• Participate in rounds and case reviews.
  • Collaborate with a diverse array of community service providers, including education, employment agencies, mental health, and violence intervention, to coordinate services for patients impacted by violence and trauma.
  • Work collaboratively with the County of Durham to provide ongoing and seamless services for patients in the designated team catchment areas.
  • Take the lead on delivering education to health care providers on the culture and impact of community violence and trauma for the population served by DUH through this program, collaboratively with the Violence Recovery Program Manager.
  • Complete all data entry, documentation, correspondence, and paperwork required by the program in a timely and appropriate manner.
  • Assume additional direct service or administrative responsibilities as directed by the supervisor.
  • Supervision of contractors as appropriate.
  • Collaborate with community partners to enable patients to identify, access, and utilize community-based resources and services.
  • Monitor quality and effectiveness of interventions to the population by setting long term and/or short-term specific, measurable goal(s).
  • This position may require home visits however; position specific details and duties are available upon request.

Minimum Qualifications

Education

Bachelor’s degree healthcare-related required (communications, allied health, information technology, business, etc.)

Experience
  • Demonstrated knowledge of community violence issues.
  • Familiarity with Durham County neighborhoods.
  • Knowledge of Durham community resources and established relationships with services
  • Experience in working with community-based organizations.
  • Must have solid advocacy/case management skills, excellent judgment, and interpersonal skills. Must work effectively as a member of a team and collaboratively with other professionals within the hospital and community.
  • Independent critical thinking and judgment required.
  • Excellent written and verbal communication skills; ability to assimilate information and communicate with various groups. Ability to work with diverse groups of people (e.g., race, ethnicity, age, class, sexual preference).
  • Excellent organizational skills and ability to manage multiple tasks in a fast-paced environment.
  • Ability to work with diverse groups of people (e.g. race, ethnicity, age, class, and sexual preference).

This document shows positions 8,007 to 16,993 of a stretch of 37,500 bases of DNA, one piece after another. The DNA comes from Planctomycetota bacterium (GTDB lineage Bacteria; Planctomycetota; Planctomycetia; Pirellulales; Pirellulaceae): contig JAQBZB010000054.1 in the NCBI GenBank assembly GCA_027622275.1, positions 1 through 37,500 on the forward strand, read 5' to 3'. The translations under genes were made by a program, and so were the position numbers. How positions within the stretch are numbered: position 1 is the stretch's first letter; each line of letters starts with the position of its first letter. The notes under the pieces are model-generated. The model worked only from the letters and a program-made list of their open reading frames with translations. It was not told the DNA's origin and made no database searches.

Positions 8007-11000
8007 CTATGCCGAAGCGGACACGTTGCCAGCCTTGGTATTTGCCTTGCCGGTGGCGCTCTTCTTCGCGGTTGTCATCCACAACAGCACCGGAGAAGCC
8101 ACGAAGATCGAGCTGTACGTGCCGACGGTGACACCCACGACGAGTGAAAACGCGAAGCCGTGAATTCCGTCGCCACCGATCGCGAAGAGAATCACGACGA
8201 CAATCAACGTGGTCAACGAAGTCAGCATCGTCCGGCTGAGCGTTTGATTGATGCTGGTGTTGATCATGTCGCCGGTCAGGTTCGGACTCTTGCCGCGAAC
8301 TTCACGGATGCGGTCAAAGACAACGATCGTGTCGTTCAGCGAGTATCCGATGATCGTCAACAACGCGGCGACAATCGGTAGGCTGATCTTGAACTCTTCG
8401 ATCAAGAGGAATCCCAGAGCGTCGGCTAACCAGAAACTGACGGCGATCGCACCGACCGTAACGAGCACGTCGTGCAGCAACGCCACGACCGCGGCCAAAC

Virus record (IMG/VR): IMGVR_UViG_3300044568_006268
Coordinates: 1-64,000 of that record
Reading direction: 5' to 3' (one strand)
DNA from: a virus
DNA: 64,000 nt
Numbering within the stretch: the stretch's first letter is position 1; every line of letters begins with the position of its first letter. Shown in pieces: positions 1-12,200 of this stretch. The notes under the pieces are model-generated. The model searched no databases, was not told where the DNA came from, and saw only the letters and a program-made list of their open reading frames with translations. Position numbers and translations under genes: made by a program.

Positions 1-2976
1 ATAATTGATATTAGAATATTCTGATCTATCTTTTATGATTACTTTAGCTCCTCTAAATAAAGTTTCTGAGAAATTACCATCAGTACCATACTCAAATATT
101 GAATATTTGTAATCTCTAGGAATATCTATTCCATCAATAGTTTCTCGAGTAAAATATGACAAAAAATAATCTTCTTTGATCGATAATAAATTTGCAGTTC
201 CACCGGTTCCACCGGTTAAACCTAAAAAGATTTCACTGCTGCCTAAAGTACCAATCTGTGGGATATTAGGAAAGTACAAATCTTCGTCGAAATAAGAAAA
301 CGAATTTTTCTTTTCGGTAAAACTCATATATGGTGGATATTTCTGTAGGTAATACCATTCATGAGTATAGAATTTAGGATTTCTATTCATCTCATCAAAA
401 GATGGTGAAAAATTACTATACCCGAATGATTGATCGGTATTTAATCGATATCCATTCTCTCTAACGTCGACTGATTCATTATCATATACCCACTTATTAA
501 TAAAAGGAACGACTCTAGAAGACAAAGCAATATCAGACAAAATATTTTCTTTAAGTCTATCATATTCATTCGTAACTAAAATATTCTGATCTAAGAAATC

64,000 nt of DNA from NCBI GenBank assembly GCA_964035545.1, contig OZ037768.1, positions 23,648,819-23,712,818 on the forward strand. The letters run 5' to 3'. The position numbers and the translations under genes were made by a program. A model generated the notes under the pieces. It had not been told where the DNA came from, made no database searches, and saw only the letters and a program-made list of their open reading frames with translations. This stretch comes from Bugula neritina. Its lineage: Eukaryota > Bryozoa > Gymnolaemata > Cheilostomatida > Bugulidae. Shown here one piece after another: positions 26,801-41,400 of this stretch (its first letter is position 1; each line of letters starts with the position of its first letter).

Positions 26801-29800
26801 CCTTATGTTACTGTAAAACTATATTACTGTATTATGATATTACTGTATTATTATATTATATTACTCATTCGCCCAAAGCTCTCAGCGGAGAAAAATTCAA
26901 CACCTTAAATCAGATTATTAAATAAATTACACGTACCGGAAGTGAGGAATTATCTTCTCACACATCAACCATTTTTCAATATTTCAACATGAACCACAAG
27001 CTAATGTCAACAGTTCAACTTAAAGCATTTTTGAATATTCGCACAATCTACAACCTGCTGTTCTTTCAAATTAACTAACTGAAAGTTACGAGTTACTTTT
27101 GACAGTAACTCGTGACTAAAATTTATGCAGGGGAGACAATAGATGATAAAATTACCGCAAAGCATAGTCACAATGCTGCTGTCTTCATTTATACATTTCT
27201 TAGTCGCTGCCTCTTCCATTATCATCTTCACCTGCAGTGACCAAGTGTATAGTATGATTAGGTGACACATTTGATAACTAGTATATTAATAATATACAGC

• Demonstrated ability to work independently and as part of a team.
  • Comfort in bridging the hospital and community settings and demonstrated success in facilitating dynamic collaborations with diverse, multi-cultural populations collaboratively to respond to the issue of community violence.
  • Must be working knowledge for using computerized word processing and database programs
  • Experience in working with multidisciplinary teams preferred.
  • Experience in a health care setting and preferred.

Degrees, Licensures, Certifications

N/A

Duke is an Affirmative Action/Equal Opportunity Employer committed to providing employment opportunity without regard to an individual's age, color, disability, gender, gender expression, gender identity, genetic information, national origin, race, religion, sex, sexual orientation, or veteran status.

Duke aspires to create a community built on collaboration, innovation, creativity, and belonging. Our collective success depends on the robust exchange of ideas—an exchange that is best when the rich diversity of our perspectives, backgrounds, and experiences flourishes. To achieve this exchange, it is essential that all members of the community feel secure and welcome, that the contributions of all individuals are respected, and that all voices are heard. All members of our community have a responsibility to uphold these values.

Essential Physical Job Functions: Certain jobs at Duke University and Duke University Health System may include essentialjob functions that require specific physical and/or mental abilities. Additional information and provision for requests for reasonable accommodation will be provided by each hiring department.